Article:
Darran O’Sullivan has confirmed that he’ll continue to play for Kerry in 2017 and believes he’ll be joined by almost all of this year’s panel.
Kieran Donaghy (33) seemed to bid farewell to Croke Park when he sat on the pitch with his daughter as the stadium emptied after their All-Ireland semi-final defeat to Dublin.
Veteran duo Marc O Se and Aidan O’Mahony are also expected to consider their futures while Donnchadh Walsh, Colm Cooper and Bryan Sheehan are in their 30s too.
Speedy attacker O’Sullivan, who netted against Dublin, turns 31 next summer but said that he’ll definitely be back for another season and is confident about almost all of his colleagues.
He said there’s a chance that ‘one or two’ will quit but suggested there’ll be no ‘major changes’ and backed towering talisman Donaghy to stay on.
“Donaghy has an awful lot still to offer,” said O’Sullivan. “He’s in as good a shape as he has been in a long time. He was outstanding for Austin Stacks at the weekend, he was very good for Kerry at midfield, full forward. His fitness was actually frightening this year, probably better than it ever was.
“He was up at the top of all the mileage charts and all of that. If he keeps looking after the body and stays fresh, there’s no reason why he couldn’t come back playing.”
Asked if he got a sense generally that retirements are imminent, the former All-Ireland winning captain shook his head.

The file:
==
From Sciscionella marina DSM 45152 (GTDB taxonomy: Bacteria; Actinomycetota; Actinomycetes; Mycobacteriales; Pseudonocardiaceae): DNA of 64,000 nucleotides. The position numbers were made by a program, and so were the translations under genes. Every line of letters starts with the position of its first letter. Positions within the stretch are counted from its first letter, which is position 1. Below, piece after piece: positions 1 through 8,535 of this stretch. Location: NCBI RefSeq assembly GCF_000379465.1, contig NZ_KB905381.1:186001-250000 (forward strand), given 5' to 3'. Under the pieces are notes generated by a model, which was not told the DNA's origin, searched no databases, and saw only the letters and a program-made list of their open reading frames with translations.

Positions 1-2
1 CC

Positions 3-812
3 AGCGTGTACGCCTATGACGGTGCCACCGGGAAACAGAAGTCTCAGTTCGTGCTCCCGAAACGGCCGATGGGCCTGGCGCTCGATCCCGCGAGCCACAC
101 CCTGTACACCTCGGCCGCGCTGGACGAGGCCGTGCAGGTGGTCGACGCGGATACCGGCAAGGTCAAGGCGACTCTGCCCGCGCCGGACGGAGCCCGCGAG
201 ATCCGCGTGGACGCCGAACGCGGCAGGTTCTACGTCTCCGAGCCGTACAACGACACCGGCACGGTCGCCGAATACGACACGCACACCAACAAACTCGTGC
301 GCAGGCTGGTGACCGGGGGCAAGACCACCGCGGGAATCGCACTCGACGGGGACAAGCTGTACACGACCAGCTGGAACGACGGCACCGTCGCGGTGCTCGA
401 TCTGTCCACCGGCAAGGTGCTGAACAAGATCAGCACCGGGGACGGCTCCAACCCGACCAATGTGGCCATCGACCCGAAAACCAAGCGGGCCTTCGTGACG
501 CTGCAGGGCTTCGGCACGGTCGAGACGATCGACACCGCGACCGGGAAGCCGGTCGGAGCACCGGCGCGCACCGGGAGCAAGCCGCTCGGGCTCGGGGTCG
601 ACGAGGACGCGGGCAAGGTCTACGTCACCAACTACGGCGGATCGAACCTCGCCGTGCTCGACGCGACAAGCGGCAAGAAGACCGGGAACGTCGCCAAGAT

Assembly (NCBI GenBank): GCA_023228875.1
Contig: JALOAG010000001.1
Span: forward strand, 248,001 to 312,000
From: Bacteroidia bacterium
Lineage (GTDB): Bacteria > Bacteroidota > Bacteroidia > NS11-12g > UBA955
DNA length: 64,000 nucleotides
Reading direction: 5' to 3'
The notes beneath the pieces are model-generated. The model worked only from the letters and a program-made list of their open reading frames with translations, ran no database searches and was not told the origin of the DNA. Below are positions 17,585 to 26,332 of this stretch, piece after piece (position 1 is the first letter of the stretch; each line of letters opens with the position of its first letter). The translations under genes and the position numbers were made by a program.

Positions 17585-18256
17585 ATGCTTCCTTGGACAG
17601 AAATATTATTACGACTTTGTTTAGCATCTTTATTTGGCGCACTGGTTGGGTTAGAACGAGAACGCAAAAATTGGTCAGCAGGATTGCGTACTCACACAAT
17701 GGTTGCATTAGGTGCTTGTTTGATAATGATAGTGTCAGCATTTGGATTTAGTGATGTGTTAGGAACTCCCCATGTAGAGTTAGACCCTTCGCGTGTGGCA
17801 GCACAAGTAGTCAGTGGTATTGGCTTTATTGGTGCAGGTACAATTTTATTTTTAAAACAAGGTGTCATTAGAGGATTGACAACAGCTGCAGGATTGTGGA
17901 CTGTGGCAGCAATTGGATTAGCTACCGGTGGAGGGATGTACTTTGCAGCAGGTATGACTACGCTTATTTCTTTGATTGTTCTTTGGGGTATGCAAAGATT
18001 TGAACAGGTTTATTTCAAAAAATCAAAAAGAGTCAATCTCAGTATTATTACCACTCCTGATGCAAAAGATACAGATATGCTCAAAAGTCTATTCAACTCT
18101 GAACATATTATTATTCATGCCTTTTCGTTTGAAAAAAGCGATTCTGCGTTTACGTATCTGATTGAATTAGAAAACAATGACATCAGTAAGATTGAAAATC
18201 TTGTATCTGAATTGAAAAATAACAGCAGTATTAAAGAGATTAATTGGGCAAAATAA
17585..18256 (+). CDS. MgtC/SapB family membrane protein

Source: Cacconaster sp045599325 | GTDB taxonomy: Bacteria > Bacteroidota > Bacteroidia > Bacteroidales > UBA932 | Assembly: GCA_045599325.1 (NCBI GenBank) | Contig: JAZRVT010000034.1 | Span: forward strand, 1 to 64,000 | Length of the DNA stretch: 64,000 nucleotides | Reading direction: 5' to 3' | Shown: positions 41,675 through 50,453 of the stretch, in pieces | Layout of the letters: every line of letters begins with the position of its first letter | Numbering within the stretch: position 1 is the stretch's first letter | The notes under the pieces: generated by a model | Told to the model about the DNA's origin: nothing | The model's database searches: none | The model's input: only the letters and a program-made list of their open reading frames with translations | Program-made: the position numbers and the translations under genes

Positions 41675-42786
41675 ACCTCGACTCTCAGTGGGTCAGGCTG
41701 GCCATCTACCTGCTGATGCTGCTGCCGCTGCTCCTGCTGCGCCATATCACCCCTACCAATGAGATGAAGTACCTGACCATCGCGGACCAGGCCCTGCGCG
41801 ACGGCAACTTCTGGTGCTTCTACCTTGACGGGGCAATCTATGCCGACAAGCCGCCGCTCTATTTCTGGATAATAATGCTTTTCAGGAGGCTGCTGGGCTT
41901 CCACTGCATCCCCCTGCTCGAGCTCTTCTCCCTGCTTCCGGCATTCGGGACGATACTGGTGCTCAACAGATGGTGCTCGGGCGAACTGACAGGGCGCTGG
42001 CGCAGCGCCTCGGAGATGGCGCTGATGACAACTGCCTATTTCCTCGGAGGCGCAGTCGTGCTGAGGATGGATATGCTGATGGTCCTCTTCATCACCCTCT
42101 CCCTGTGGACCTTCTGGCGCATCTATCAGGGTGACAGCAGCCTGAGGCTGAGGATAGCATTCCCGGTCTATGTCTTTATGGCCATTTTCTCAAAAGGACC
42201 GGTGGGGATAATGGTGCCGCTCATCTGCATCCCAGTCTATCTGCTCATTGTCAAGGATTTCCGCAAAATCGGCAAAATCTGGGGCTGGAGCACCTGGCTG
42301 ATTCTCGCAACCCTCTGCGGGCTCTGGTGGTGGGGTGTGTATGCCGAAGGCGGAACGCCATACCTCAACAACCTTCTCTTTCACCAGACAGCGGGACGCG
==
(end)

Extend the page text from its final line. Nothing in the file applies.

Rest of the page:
“I don’t, to be honest,” he said. “There is this talk every year that this fella is going and that fella is going. You’ll have the same fellas telling you that they are going for the last 10 years.
“But when you’ve seen them training every night and when you are getting phone calls to go to the gym you know they have more to offer. I don’t think there will be major changes. You might have one or two going, that’s it.”
A transition period may still be looming for Kerry though with boss Eamonn Fitzmaurice having the pick of two —and possibly three — All-Ireland winning minor sides in 2017.
“Obviously that will be up to Eamonn but a lot of them were already in training with us this year so that would have brought them on an awful lot,” said O’Sullivan. “They’ll be ready to go come February or whenever the league starts.”
Fitzmaurice confirmed publicly soon after the defeat to Dublin that he’d extended his management tenure by two years though O’Sullivan said the players already knew.
“We actually knew about it a good while before he announced it,” he said. “It was great for us knowing that after the Dublin game because despite what people were saying about this team or that the management would change, we knew it wasn’t going to change.
“He has a great relationship with all the players. We all get on with him. He’s straight, there’s no loose ends, he just says it straight out and tells you what it is. Bringing in Liam Hassett this year was a massive thing for us too, he’s brilliant around the place so that freshened it up a bit.”
O’Sullivan looked back on the narrow semi-final defeat to Dublin as ‘one that got away’ though refused to blame the defeat on the surprising decision not to award Kerry a late free for Kevin McManamon’s huge hit on Peter Crowley.
“It was a free but those decisions happen all the time,” he said.
O’Sullivan came on a decade ago when Kerry beat Mayo in the 2006 All-Ireland final, one of seven final defeats for Mayo since they last won one 65 years ago.
“Eventually they’re going to just have to let go of it whether it’s playing on their minds or not,” said O’Sullivan of Mayo’s terrible final record. “Eventually you just need your stronger characters, your bigger players just to drive it on for the rest of them and to make sure it’s not on everyone’s mind. Just go at it themselves, back themselves.”
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